Husband of charity worker held in Iran goes on hunger strike

Husband of charity worker held in Iran goes on hunger strike

The husband of British-Iranian charity worker Nazanin Zaghari-Ratcliffe has gone on a hunger strike again after a court decided she has to spend another year in prison.

Richard Ratcliffe started his fast on Sunday outside the British government’s Foreign Office in central London in an effort to pressure Prime Minister Boris Johnson to secure her release.

“It is increasingly clear that Nazanin’s case could have been solved many months ago – but for other diplomatic agendas. The PM needs to take responsibility for that,” Ratcliffe said.

Two years ago, he staged a 15-day hunger strike outside the Iranian embassy, a move he credits with getting their seven-year-old daughter Gabriella to leave Tehran for London.

“We are now giving the UK government the same treatment. In truth, I never expected to have to do a hunger strike twice. It is not a normal act,” Ratcliffe said on his petition.

He said Iran remains the “primary abuser”, but the “UK is also letting us down”.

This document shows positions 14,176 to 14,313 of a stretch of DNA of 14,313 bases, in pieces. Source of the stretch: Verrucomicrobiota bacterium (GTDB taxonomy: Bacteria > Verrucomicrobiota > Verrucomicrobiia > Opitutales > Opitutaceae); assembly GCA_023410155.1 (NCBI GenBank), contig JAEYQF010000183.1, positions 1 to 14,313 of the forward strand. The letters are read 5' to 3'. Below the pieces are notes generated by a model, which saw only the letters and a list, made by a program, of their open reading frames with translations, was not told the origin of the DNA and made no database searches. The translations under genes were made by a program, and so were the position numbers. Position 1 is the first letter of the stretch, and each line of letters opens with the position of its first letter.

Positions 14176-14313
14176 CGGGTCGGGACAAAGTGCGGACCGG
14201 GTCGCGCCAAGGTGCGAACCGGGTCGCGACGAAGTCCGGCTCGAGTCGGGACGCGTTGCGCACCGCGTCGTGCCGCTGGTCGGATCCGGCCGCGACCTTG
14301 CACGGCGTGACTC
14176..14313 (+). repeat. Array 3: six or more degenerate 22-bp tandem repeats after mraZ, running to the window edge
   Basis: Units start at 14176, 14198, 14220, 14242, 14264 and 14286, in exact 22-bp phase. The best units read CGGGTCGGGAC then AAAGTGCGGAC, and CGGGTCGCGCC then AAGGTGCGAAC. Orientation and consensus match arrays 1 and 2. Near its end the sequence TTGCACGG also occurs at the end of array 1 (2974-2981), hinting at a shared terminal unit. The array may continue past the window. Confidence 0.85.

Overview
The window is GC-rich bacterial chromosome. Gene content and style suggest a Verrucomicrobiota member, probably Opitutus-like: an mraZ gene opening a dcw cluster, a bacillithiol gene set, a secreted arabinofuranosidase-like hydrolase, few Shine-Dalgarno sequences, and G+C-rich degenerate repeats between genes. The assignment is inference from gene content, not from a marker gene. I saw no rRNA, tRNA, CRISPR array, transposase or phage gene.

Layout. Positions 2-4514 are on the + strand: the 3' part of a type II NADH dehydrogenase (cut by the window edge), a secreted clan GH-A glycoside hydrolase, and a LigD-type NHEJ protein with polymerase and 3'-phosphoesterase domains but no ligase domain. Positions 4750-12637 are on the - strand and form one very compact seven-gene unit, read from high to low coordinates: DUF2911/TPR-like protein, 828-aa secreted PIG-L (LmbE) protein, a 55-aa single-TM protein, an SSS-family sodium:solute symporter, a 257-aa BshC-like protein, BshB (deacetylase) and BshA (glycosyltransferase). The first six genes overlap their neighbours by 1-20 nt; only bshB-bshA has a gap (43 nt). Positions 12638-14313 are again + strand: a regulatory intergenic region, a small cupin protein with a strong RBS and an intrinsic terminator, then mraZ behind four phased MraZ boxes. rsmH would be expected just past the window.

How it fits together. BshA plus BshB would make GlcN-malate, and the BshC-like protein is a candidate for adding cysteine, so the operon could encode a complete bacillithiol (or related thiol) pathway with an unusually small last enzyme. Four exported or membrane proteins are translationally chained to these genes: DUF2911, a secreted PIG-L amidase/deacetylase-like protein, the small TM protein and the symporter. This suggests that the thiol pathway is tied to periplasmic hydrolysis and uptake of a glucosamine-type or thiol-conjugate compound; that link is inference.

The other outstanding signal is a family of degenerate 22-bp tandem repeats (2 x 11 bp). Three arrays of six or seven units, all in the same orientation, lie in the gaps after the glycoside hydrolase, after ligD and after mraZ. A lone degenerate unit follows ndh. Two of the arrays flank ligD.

The family contests the ministerial refusal to pay a historical debt of 400 million pounds ($550m) to Iran that the UK government acknowledges it owes.

He plans to maintain a “constant vigil” by sleeping in a tent outside the building’s main entrance.

Zaghari-Ratcliffe served five years in prison after being taken into custody at Tehran’s airport in April 2016 and convicted of plotting the overthrow of Iran’s government, a charge she, her supporters, and rights groups deny.

In May, she was sentenced to an additional year in prison on charges of spreading “propaganda against the system” for having participated in a protest outside the Iranian embassy in London in 2009.

The decision was upheld earlier this month by an appeals court. The verdict includes a one-year travel ban, meaning she will not be able to leave Iran until 2023.

Zaghari-Ratcliffe was employed by the Thomson Reuters Foundation, the charitable arm of the news agency, and was arrested as she was returning home in the UK after visiting family.

Rights groups accuse Iran of holding dual-nationals as bargaining chips for money or influence in negotiations with the West, something Tehran denies.

Iran does not recognise dual nationalities so detainees such as Zaghari-Ratcliffe cannot receive consular assistance.

Source: Al Jazeera and news agencies